ABSTRACT The assessment of the level of tactical athlete's performance in competitions, during the training pro- cess, youth training or the sport performance allows the improvement of the teaching-learning process in team sports. Therefore this study reports the use of the content validity method with the aim of evaluating actions to compose a sporting orientation test. A panel of judges evaluated the actions re- garding the following criteria: clarity of language, practical relevance and item representativeness. The theoretical validation aimed to establish items to create tactical procedure knowledge test to assess children and youth decision-making level in team sports played with hands and/or feet. The results showed how sports actions can become validate as items. The procedure was effective to outline items occurrence as part of empirical validation test approving 16 items of 18 actions with coefficient higher than 0.82. Thus, the study shows that the technical-tactical actions validated by content validity meth- od assess procedural tactical knowledge, which as a test will allow the processes of teaching and learn- ing of tactical ability of sport performance.

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Audio as medium for content distribution (providing access to knowledge)

Audio as medium for content distribution (providing access to knowledge)

As the end of the year approaches, it is time for students to start reviewing their work and begin studying for examinations. Going through notes written in haste, is not always the most effective way of reviewing course content, but if all the lectures from the whole year is accessible, the student actually has the option of “attending” each and every class again. This not only renews the knowledge gained in class, but if there are still areas that the student finds unclear, he/she now has the option of reviewing the lecture a number of times, or even discussing the problem with the lecturer.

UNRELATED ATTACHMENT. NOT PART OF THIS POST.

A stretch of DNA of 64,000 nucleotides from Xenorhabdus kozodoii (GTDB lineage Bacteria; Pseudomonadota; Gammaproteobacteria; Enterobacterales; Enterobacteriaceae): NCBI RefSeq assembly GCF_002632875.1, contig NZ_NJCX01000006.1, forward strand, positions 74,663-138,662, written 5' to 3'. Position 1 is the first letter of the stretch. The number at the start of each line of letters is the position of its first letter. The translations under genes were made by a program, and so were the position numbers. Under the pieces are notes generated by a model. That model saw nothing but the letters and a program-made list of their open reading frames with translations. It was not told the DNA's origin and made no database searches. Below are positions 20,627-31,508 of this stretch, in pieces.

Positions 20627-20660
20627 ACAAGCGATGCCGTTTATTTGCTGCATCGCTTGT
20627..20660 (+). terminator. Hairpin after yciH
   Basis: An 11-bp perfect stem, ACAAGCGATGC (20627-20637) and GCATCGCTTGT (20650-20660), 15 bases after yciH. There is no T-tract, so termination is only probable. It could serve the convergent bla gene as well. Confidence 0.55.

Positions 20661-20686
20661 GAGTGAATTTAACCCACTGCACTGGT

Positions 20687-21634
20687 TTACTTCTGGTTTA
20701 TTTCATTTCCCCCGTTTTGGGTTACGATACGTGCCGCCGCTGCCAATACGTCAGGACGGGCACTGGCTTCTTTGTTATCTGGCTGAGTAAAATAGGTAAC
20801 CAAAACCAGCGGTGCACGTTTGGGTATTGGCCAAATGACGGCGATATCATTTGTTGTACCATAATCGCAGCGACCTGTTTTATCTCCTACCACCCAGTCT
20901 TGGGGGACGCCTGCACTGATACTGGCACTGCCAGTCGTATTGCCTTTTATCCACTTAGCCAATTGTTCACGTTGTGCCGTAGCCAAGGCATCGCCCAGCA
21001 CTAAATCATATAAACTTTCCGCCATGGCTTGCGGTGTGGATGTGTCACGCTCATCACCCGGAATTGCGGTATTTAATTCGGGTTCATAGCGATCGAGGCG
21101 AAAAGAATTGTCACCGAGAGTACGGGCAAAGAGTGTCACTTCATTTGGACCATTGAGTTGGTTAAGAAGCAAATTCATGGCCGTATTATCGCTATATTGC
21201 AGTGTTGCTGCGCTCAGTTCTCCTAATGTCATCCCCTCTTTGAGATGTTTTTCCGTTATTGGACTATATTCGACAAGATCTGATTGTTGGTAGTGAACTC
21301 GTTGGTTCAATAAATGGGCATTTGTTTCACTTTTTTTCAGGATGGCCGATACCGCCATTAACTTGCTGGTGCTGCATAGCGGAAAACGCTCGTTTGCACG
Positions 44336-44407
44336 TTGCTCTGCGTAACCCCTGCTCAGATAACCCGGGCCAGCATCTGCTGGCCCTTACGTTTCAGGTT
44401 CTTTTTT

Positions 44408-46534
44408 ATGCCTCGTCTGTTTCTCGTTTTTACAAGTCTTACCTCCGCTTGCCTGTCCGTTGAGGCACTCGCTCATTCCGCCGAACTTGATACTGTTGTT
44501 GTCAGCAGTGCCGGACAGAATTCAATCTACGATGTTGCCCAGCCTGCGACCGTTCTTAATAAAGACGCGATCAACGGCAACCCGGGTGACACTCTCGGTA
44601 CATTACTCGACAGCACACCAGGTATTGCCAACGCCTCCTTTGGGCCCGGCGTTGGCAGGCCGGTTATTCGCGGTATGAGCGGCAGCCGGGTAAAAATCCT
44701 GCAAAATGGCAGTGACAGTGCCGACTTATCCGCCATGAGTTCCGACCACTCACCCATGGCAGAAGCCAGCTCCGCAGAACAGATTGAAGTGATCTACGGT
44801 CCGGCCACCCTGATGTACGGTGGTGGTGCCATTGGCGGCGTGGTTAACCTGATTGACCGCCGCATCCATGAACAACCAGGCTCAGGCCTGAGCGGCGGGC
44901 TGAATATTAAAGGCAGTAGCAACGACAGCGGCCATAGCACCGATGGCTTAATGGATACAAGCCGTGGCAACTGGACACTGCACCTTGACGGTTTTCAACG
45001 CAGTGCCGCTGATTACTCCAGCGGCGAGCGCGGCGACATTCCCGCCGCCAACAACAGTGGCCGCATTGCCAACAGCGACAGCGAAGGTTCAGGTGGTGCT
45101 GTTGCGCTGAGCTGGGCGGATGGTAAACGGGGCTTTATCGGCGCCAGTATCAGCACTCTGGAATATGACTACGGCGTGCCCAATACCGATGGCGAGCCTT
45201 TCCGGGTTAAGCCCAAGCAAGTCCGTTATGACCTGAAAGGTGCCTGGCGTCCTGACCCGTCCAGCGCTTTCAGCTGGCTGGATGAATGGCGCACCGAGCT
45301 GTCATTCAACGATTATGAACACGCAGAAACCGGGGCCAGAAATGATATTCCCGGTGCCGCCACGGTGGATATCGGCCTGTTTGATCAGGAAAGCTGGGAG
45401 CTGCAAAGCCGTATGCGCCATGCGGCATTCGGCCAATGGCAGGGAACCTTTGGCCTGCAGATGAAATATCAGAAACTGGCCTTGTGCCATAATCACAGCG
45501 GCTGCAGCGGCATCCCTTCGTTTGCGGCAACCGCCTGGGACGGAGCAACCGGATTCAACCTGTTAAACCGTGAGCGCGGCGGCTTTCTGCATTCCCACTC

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CLIL Materials in Secondary Education: focusing on the Language of instruction in the subject area of Mathematics. doi 10.20420/GUIN.2015.0076

CLIL Materials in Secondary Education: focusing on the Language of instruction in the subject area of Mathematics. doi 10.20420/GUIN.2015.0076

With the 4C’s teaching framework defined in CLIL methodology, where the learner must use a different language to acquire knowledge, comes an adjustment of the traditional process of language teaching/learning. The so called “language of instruction” here must not only be considered a tool but an important element of the CLIL process; even though language may not be the designated subject in the classroom, there are language related goals apart from the ones linked to the content subject that must be taken into consideration. Therefore, applying such methodological approach marks a shift in emphasis from language learning based on linguistic form and grammatical progression to a more ‘language acquisition’ one which takes account language functions. In this article we will study the elements of the language of instruction, by focusing on the analysis of the communicative functions, and the lexical and the cultural items a CLIL textbook of the area of Maths in Secondary Education. Our aim is to present the CLIL teacher with the linguistic and didactic implications that he or she should take into consideration when implementing the bilingual syllabuses with their students. In order to do that, we will present our conclusions emphasizing the need for coordination in different content areas, linguistic and communicative contents, between the foreign language teacher and the CLIL subject one.

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Using language(s) to develop subject competences in CLIL based practice

Using language(s) to develop subject competences in CLIL based practice

The notion that ‘attention is given to both the language and the content’ sounds feasible and laudable, but no further reason for this practice is offered. Why would we want to give attention to ‘content’ (as we have seen, itself a contentious and multifaceted term), and why would we want to give attention to ‘language’? It is an interesting question, and one that lies at the heart of the CLIL paradigm. The dual focus does indeed exist in good CLIL practice, but what is the sum of its benefits? What is the aim behind this fusion, this synthesis of two elements which, as we have hitherto suggested, are both examples of content? The factual basis of a syllabus—its quantitative content—can be seen as the product to be learned, to warrant ‘attention’ as Coyle el al suggest. The same is true, presumably, of language. The CLIL teacher attends to it – probably in different ways according to whether he/she is a subject or a language teacher. But another view of conceptual curricular content, as with the language example, might be to see it as the vehicle for another type of learning, namely subject competences. Maybe it is better, and more useful given current societal demands, to see that both language and content are actually vehicles for the development of subject competences (geography, history, science, mathematics, etc.) and that language and content are never, as it were, aims in themselves.